Translation of sucker in Spanish:

sucker

imbécil, n.

Pronunciation /ˈsəkər//ˈsʌkə/

noun

  • 1informal, derogatory

    (fool)
    imbécil feminine
    the poor sucker believed her el pobre imbécil le créyo
    • to play sb for a sucker engañar a algn como a un chino
    • before noun sucker bet apuesta de bobos
    • They have played conservatives like suckers by putting forward conservative nominees to get us all excited, but then they haven't lifted a finger to effectively work to get them confirmed.
    • I'm always a sucker for plot in this type of movie and for once it wasn't completely superficial and full of holes.
    • No, I am not saying that these three popular role models, who were exploited by Home Trade to make suckers out of the common man, must be punished for their silly mistake.
    • We all agreed that there is always that one girl who you are always a sucker for.
    • I must admit up front that I have always been a sucker for this film.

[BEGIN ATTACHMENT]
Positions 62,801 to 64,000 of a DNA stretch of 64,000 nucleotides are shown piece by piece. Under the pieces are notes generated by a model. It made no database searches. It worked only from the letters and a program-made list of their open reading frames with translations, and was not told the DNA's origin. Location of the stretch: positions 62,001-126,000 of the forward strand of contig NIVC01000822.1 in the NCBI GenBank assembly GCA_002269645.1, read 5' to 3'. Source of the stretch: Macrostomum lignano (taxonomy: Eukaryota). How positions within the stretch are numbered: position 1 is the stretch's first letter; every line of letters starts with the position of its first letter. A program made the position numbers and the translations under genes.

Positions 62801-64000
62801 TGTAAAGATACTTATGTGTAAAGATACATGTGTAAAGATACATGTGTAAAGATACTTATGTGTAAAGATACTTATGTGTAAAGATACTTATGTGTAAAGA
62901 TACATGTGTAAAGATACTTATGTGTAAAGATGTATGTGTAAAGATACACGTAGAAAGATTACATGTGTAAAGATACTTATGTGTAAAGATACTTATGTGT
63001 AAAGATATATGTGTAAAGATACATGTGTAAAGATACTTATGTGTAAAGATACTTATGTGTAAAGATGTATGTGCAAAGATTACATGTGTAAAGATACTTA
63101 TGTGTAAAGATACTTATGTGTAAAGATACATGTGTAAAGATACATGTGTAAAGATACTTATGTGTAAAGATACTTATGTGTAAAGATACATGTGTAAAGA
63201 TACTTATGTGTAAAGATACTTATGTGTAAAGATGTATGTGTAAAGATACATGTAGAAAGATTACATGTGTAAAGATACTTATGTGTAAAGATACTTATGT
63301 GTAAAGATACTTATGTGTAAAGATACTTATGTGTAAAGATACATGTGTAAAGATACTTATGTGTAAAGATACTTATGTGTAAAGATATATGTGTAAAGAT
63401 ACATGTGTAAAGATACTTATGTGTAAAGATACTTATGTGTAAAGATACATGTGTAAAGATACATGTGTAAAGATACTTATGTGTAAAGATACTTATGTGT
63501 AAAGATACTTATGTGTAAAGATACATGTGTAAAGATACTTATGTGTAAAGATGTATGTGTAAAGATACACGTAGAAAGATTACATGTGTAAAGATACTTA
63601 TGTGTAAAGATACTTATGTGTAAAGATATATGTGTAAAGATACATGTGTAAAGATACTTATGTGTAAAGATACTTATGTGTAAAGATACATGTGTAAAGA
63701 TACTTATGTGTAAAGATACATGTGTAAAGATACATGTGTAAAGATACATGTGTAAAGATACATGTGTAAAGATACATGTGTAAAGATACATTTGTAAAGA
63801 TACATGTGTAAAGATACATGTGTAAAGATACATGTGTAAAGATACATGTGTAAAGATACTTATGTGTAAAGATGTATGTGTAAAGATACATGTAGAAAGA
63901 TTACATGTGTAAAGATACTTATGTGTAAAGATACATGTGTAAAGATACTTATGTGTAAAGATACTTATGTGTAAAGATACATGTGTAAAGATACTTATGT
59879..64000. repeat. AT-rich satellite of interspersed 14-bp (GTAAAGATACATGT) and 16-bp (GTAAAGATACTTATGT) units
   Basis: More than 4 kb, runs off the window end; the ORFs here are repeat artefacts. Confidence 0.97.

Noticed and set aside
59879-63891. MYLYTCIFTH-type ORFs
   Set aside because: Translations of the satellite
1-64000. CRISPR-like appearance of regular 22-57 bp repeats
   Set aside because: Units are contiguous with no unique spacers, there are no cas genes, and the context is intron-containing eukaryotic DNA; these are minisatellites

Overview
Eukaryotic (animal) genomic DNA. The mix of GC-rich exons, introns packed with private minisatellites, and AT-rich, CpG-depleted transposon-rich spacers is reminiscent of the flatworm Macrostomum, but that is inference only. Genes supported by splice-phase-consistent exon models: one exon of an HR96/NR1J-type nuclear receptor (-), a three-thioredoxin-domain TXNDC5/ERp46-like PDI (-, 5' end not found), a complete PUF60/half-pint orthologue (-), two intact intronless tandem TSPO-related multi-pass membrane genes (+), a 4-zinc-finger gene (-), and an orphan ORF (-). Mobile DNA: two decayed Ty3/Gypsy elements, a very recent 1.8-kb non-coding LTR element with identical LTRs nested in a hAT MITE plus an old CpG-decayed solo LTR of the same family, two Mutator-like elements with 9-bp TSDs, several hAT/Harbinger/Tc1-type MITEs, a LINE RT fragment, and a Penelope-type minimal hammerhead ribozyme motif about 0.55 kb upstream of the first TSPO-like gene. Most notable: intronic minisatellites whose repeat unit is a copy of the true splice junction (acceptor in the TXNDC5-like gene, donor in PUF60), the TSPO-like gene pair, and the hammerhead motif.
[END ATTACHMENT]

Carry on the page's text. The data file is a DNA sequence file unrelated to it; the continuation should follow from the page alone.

• I'm always a sucker for books that purport to explain how the world - or at least how America - works.
    • And while the suckers who paid thousands of pounds for tickets on the internet might not feel they got their money's worth, almost everyone else leaves pretty satisfied.
    • Only fools, suckers, and outsiders play fair.
    • I've always been a sucker for film-makers who shake up the snow globe of my so-called life.
    • I admit it, I'm always a sucker for these tongue-in-cheek uses of Indian mythology for product advertising.
    • Always a sucker for shellfish, I chose king prawns in a Mediterranean sauce as a starter at £5.
    • It was one of the suckers who fell for the federal government advertising campaign for superannuation, where, if you put in a thousand dollars the federal government will match it dollar for dollar.
    • Then again, I always was a sucker for Churchill.
    • I've always been a sucker for this type of thing.